A team of Harvard scientists and engineers has demonstrated a rechargeable battery that could make storing electricity from intermittently available energy sources, like sun and wind, safe and cost-effective for both residential and commercial use. The new research builds on earlier work by members of the same team that could enable cheaper and more reliable electricity storage at the grid level.
In the new battery, electrons are picked up and released by compounds composed of inexpensive, Earth-abundant elements (carbon, oxygen, nitrogen, hydrogen, iron and potassium) dissolved in water. The compounds are nontoxic, nonflammable, and widely available, making them safer and cheaper than other battery systems.
"This is chemistry I'd be happy to put in my basement," said Michael J. Aziz, the Gene and Tracy Sykes Professor of Materials and Energy Technologies at the Harvard Paulson School of Engineering and Applied Sciences (SEAS), and the project's principal investigator. "The nontoxicity and cheap, abundant materials placed in water solution mean that it's safe — it can't catch on fire — and that's huge when you're storing large amounts of electrical energy anywhere near people."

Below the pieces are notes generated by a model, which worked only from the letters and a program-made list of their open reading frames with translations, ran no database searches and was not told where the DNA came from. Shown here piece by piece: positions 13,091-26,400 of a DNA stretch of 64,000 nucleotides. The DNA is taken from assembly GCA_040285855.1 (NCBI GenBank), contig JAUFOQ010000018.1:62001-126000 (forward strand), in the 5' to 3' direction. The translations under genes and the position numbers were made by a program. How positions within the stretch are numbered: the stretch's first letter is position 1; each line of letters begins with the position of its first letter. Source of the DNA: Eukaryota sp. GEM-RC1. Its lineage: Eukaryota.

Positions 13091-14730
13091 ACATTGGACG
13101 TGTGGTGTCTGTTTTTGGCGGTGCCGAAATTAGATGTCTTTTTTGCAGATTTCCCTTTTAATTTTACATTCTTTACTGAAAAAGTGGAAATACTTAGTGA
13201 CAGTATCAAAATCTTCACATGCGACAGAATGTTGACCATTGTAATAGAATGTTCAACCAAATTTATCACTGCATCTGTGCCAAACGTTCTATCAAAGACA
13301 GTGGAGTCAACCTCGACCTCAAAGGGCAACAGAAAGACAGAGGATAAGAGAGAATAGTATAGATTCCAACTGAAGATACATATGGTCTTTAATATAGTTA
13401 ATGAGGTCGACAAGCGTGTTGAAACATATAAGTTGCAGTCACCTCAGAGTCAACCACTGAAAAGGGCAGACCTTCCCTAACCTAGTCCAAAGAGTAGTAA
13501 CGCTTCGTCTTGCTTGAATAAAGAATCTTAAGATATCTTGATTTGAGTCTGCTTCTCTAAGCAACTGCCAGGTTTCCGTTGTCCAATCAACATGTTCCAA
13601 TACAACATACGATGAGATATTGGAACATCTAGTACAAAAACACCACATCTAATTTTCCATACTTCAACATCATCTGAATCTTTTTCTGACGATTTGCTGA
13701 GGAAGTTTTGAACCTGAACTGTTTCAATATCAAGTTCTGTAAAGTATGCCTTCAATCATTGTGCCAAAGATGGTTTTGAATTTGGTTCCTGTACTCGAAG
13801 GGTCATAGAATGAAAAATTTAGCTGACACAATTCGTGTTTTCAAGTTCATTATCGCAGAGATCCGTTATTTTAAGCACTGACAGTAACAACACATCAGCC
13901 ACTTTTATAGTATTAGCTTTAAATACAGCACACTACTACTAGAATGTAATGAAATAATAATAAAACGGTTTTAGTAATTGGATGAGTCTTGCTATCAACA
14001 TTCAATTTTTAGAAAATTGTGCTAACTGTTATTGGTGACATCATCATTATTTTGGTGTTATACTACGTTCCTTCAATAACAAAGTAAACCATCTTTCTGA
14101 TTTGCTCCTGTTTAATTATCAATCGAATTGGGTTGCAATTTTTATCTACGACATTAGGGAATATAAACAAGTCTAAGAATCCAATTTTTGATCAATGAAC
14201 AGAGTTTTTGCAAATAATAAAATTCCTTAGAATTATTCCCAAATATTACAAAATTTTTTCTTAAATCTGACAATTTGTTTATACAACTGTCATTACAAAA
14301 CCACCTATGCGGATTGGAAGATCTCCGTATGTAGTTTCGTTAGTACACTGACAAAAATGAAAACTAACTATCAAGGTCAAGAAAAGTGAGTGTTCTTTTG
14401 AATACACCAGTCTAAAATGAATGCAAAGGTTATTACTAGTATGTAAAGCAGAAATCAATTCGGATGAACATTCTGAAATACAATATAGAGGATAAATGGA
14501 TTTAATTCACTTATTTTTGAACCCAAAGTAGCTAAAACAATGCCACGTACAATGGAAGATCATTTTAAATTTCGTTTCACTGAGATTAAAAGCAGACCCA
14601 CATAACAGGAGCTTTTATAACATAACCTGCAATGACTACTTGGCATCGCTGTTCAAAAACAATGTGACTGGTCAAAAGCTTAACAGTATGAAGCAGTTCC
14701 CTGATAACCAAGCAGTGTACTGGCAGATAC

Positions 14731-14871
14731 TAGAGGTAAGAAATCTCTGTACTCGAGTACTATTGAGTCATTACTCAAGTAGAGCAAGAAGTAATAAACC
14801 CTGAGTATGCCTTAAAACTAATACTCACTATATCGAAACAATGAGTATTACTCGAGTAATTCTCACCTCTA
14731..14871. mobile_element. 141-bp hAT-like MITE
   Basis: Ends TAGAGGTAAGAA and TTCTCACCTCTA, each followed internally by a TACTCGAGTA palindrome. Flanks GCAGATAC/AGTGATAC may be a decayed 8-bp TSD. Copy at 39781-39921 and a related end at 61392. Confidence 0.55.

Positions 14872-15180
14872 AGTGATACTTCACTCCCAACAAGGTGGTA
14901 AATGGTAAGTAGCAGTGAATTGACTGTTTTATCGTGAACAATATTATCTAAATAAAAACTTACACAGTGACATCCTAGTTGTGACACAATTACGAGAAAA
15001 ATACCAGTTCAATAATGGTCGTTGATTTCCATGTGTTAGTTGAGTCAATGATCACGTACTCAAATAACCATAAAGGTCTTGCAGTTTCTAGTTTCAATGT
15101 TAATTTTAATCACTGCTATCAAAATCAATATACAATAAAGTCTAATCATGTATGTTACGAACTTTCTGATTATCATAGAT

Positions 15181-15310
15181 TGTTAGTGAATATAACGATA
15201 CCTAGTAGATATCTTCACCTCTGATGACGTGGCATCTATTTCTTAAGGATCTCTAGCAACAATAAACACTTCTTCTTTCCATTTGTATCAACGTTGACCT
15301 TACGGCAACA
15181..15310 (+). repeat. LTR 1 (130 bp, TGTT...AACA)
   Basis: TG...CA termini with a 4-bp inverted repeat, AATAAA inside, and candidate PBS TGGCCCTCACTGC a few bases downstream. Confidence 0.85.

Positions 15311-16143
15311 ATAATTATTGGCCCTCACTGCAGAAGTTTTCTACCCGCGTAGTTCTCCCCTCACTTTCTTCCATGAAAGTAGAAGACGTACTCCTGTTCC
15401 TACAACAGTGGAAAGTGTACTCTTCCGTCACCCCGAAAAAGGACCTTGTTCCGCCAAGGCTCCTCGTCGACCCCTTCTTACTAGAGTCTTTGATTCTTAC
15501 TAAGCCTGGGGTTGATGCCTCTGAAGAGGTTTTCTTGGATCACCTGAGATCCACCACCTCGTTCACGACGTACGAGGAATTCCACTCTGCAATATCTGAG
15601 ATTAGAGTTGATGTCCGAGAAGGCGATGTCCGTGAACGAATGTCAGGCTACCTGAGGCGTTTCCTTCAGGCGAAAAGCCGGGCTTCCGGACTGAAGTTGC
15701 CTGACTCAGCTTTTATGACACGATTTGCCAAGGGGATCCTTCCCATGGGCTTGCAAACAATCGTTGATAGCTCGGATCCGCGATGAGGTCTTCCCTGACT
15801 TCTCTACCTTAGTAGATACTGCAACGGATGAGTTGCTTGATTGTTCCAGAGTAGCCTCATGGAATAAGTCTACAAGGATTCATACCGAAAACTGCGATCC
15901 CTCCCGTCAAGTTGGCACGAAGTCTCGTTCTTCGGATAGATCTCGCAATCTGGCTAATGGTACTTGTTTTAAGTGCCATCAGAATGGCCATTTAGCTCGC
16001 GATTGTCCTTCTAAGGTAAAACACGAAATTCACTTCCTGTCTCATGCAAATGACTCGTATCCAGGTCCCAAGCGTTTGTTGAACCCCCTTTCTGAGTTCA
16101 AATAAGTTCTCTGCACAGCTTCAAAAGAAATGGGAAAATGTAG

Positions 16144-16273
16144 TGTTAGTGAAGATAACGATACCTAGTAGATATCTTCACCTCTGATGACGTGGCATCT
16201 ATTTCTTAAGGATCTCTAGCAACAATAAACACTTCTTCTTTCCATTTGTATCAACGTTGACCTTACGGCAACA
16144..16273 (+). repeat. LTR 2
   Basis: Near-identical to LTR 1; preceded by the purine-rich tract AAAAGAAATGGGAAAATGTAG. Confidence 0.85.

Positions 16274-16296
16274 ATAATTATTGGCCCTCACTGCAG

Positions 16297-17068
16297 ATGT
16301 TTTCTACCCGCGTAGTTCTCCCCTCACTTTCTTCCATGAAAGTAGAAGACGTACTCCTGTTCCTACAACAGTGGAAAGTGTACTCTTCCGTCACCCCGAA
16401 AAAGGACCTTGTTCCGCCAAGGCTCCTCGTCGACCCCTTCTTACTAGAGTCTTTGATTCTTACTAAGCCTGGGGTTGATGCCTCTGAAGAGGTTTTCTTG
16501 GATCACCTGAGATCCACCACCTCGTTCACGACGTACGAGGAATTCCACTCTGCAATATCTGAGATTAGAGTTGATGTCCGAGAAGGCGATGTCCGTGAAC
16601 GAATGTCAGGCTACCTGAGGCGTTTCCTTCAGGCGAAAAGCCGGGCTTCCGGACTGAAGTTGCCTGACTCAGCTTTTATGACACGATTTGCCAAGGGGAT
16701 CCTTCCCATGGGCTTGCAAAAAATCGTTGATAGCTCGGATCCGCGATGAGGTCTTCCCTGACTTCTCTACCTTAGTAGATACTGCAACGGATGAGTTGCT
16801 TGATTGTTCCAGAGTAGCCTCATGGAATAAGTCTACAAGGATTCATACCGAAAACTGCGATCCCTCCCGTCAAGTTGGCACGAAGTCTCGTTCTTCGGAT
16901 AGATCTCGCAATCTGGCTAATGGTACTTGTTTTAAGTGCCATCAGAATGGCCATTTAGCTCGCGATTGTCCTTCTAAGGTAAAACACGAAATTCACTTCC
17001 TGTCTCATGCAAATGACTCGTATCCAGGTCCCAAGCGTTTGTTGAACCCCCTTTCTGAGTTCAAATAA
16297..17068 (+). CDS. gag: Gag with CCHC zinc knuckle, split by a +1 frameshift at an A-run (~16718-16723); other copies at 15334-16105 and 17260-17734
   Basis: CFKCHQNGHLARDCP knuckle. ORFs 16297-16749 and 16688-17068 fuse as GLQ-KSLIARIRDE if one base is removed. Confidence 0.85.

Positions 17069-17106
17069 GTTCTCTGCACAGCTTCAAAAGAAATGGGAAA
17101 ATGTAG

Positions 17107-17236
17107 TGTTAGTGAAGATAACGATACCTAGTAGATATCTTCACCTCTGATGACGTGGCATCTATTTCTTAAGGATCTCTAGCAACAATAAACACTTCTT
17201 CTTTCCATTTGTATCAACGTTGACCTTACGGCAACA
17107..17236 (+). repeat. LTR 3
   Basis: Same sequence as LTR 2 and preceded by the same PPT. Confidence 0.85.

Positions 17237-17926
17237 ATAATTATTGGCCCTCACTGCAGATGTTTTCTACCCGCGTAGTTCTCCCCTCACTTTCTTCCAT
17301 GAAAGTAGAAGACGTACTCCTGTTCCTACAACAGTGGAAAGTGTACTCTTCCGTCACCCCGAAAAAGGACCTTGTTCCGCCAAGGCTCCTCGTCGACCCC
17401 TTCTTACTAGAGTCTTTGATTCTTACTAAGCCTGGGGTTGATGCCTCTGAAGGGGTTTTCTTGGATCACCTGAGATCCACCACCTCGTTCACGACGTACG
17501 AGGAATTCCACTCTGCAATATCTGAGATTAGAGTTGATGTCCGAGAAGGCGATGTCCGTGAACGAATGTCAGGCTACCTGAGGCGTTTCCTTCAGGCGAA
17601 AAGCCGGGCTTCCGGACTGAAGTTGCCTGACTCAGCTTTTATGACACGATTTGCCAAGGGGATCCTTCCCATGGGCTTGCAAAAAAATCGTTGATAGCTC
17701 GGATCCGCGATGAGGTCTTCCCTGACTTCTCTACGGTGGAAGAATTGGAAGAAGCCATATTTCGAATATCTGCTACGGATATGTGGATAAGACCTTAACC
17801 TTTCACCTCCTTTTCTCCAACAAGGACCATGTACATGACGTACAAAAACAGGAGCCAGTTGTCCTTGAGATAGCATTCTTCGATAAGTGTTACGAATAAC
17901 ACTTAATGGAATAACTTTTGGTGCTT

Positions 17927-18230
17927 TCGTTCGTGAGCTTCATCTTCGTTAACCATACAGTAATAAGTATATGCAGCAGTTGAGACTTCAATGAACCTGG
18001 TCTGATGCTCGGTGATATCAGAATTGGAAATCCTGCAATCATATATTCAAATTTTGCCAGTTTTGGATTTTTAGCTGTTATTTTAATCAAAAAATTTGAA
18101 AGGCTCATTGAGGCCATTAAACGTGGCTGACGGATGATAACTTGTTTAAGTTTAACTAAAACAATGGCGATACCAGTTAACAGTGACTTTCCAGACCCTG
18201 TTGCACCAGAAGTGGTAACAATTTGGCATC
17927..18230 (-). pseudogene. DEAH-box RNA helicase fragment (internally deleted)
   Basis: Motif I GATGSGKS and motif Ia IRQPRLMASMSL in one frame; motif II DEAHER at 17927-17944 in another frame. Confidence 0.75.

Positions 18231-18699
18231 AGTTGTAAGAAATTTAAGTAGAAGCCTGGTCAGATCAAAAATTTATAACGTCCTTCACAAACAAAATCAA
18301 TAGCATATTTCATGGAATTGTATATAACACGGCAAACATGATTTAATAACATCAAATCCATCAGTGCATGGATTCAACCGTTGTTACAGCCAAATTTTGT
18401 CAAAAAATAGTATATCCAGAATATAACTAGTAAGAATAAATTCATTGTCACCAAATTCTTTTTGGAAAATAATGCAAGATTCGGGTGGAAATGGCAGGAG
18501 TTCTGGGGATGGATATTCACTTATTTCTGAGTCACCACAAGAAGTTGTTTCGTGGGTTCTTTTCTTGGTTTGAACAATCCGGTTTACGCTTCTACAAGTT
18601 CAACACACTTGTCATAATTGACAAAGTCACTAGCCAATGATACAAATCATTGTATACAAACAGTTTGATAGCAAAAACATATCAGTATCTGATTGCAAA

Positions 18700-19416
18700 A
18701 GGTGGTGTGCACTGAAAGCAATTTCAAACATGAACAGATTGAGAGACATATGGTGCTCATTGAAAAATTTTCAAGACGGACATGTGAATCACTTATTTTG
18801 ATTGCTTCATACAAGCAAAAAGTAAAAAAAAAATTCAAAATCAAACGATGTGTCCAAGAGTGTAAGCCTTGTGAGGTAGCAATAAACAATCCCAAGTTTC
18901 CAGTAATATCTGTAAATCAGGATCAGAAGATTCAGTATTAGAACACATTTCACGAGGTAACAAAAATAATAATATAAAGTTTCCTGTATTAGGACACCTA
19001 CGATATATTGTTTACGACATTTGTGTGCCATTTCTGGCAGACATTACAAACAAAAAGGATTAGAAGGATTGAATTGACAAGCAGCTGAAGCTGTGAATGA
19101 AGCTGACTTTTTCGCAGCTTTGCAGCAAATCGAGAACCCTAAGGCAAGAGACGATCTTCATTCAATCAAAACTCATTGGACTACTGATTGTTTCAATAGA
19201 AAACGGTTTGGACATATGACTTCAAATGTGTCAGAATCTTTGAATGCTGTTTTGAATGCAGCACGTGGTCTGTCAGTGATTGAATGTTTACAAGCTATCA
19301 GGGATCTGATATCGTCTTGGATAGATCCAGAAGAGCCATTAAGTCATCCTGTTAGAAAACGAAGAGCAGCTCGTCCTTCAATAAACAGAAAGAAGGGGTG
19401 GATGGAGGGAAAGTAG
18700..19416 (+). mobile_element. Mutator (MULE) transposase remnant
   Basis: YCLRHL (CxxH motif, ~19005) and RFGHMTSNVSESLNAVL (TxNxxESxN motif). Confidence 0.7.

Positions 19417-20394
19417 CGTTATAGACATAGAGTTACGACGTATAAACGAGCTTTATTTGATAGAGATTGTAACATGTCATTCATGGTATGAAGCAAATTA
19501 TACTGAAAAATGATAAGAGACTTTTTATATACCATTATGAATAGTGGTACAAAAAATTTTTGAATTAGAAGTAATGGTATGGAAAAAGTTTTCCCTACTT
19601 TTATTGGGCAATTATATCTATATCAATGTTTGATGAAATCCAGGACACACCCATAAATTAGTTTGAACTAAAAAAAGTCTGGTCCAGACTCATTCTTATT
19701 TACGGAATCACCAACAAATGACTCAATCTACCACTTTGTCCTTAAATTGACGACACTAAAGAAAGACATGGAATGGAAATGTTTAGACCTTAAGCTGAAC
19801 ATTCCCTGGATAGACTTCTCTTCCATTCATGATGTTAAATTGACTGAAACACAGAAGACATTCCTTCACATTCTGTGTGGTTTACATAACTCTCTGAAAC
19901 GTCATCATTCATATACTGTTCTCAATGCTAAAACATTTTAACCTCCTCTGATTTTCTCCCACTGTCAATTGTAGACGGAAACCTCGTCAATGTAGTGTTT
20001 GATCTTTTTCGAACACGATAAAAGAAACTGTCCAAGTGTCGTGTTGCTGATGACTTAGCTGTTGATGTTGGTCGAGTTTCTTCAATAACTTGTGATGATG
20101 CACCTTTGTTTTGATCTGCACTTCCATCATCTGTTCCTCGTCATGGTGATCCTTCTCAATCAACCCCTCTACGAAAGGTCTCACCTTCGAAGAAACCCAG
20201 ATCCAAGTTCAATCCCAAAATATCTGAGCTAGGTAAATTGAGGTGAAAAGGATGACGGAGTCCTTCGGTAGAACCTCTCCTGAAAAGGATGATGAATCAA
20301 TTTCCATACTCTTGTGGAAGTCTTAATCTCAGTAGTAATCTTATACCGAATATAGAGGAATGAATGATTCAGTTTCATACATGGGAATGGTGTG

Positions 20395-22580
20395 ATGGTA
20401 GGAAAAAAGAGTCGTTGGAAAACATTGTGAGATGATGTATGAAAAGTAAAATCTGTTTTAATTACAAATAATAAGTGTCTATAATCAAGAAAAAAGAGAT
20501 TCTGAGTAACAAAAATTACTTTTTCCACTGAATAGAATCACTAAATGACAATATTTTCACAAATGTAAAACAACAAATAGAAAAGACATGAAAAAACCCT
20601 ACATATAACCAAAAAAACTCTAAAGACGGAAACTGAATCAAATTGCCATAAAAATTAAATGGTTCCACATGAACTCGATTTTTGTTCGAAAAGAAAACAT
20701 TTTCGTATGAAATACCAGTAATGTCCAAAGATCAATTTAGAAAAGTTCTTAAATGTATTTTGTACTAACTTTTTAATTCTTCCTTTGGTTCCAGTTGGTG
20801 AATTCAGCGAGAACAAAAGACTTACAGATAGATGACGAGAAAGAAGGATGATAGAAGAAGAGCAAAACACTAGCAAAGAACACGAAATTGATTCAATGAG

The research appears in a paper published on September 24 in the journal Science.
This new battery chemistry was discovered by postdoctoral fellow Michael Marshak and graduate student Kaixiang Lin working together with co-lead author Roy Gordon, the Thomas Dudley Cabot Professor of Chemistry and Professor of Materials Science at Harvard.
"We combined a common organic dye with an inexpensive food additive to increase our battery voltage by about 50 percent over our previous materials," said Gordon. The findings "deliver the first high-performance, nonflammable, nontoxic, noncorrosive, and low-cost chemicals for flow batteries."
Unlike solid-electrode batteries, flow batteries store energy in liquids contained in external tanks, similar to fuel cells. The tanks (which set the energy capacity), as well as the electrochemical conversion hardware through which the fluids are pumped (which sets peak power capacity), can be sized independently. Since the amount of energy that can be stored can be arbitrarily increased by scaling up the size of the tanks, greater amounts of energy can be stored at lower cost than traditional battery systems.
Improving on improvements